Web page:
Susan Howe in 2004. Photo by Baudelaire2013. Licensed under Creative Commons, courtesy Wikimedia Commons.

Susan Howe
Born June 10 1937(1937-Template:MONTHNUMBER-10)
Boston, Massachusetts
Occupation poet, essayist, critic
Citizenship United States United States
Alma mater Boston Museum School of Fine Arts (1961)
Genres fiction, essays, prose, poetry
Literary movement postmodern
Notable award(s) Bollingen Prize (2011)
Spouse(s) Harvey Quaytman. David von Schlegell. Peter Hewitt Hare

Susan Howe (born June 10, 1937) is a Bollingen Prize-winning American poet, scholar, essayist, and critic, who has been closely associated with the Language poets.


Howe was born in Boston, Massachusetts, and grew up in nearby Cambridge. Her mother, Mary Manning, was Irish and wrote plays and acted for the Abbey Theatre. Her father, Mark DeWolfe Howe, was a professor at Harvard Law School. Her sister is the poet Fanny Howe. Howe graduated from the Boston Museum School of Fine Arts (1961).

She was married to painter, Harvey Quaytman. She was married to her 2nd husband, sculptor David von Schlegell, until his death (1992). Her 3rd husband, Peter Hewitt Hare, a noted philosopher and professor at the University of Buffalo, died in January 2008. She has 2 children, painter R.H. Quaytman, and writer Mark von Schlegell. She lives in Guilford, Connecticut and was a fall 2009 Anna-Maria Kellen Fellow at the American Academy in Berlin.

Career Edit

Howe taught English at the University at Buffalo, The State University of New York from 1989 until she retired in October, 2006. Since then, Howe has held the following positions: distinguished fellow, Stanford Institute of the Humanities; faculty, Princeton University, University of Chicago, University of Utah, and Wesleyan University (English Department’s Distinguished Visiting Writer, 2010-2011).[2][3][4]

Howe is author of a number of books of poetry, including Europe of Trusts: Selected poems (1990), Frame Structures: Early poems, 1974-1979 (1996) and The Midnight (2003), and two books of criticism, The Birth-Mark: Unsettling the wilderness in American literary history (1993) and My Emily Dickinson (1985). Her work has appeared in numerous anthologies, including the Norton Anthology of Modern and Contemporary Poetry, and the important Language School anthology In the American Tree (edited by Ron Silliman).

In 2003, Howe started collaborating with experimental musician David Grubbs. The results were released on 2 CDs: Thiefth (featuring the poems Thorow and Melville's Marginalia) and Songs of the Labadie Tract.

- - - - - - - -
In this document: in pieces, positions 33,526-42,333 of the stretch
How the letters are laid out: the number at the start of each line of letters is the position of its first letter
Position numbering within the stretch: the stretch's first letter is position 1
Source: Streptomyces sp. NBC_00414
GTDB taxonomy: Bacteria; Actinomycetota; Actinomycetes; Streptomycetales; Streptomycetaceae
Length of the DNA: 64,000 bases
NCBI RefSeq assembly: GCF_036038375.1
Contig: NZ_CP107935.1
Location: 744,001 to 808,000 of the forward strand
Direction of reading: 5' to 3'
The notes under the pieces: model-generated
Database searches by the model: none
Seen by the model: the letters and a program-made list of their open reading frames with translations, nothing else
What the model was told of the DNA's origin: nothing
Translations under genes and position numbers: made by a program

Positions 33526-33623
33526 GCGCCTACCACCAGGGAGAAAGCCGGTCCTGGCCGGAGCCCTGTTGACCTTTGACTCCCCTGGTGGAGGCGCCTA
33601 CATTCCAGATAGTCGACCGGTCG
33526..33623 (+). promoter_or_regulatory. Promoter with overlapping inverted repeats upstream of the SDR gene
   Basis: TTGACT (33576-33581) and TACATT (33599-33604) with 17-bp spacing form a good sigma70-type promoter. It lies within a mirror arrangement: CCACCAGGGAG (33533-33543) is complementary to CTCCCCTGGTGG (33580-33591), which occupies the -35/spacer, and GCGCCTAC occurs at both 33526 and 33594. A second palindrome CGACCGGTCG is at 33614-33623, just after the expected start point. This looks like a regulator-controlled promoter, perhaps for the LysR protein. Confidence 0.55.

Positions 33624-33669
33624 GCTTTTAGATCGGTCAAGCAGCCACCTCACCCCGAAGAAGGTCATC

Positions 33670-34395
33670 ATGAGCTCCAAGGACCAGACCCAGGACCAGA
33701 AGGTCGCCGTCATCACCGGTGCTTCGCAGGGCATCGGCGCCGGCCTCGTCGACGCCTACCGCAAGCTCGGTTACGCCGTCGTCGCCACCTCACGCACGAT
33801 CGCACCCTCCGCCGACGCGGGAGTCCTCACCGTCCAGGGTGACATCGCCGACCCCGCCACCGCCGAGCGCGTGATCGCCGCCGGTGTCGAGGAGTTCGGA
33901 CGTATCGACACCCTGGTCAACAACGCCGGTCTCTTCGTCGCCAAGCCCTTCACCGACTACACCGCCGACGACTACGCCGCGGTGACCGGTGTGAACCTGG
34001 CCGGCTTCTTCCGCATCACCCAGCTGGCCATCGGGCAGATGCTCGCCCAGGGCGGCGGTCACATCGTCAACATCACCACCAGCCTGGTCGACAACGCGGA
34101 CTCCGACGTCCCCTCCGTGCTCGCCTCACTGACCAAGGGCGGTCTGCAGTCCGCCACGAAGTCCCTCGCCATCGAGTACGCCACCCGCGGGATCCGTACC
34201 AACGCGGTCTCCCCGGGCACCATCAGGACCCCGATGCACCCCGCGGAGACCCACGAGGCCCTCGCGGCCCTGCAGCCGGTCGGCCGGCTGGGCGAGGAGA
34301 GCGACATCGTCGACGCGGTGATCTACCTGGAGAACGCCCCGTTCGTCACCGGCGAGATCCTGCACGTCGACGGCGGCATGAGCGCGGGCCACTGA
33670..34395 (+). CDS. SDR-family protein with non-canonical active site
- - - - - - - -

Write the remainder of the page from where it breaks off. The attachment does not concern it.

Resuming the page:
Howe spent some time in Dublin, where she worked as an actor and assistant stage director with the Gate Theatre. She paints and has worked as a radio producer.

Writing Edit

Howe's work is often classified as Postmodern because it expands traditional notions of genre (fiction, essay, prose and poetry). Many of Howe's books are layered with historical, mythical, and other references, often presented in an unorthodox format. Her work contains lyrical echoes of sound, and yet is not pinned down by a consistent metrical pattern or a conventional rhyme scheme.


Her main literary influences are Dickinson, Charles Olson and early Puritan writers like Cotton Mather, as well as minimalist artists such as Agnes Martin and historians such as Richard Slotkin. The link between these is New England, and Howe can be viewed as a New England poet in her sense of new possibilities and preference for an economy of means.(Citation needed) Recent writings, including Pierce-Arrow (1999), reflect an ongoing dialogue and engagement with the writings of Charles Sanders Peirce.


Howe was elected a member of the American Academy of Arts and Sciences in 1999 and a Chancellor of the Academy of American Poets in 2000.[1] In 2009, she was awarded a Berlin Prize fellowship.

In 2011, Howe was awarded the Yale Bollingen Prize in American Poetry.[2]



  • Hinge Picture. Cherry Valley, NY: Cherry Valley/Telephone Books, 1974.
  • Chanting at the Crystal Sea. Boston: Fire Exit/Corbett, 1975.
  • The Western Borders. Willitts, CA: Tuumba, 1976.
  • Secret History of the Dividing Line. New York: Telephone Books, 1978.
  • Cabbage Gardens. Chicago: Fathom, 1979.
  • Deep in a Forest of Herods. New Haven, CT: Pharos, 1979.
  • The Liberties. Gulford, CT: Loon, 1980.
  • Pythagorean Silence. New York: Montemora Foundation, 1982.
  • Defenestration of Prague. New York: Kulchur Foundation, 1983.
  • Articulation of Sound Forms in Time. Windsor, VT: Awede, 1987.
  • A Bibliography of the King's Book; or, Eikon Basilke. Providence, RI: Paradigm, 1989.
  • The Europe of Trusts: Selected poems. Los Angeles, CA: Sun & Moon, 1990.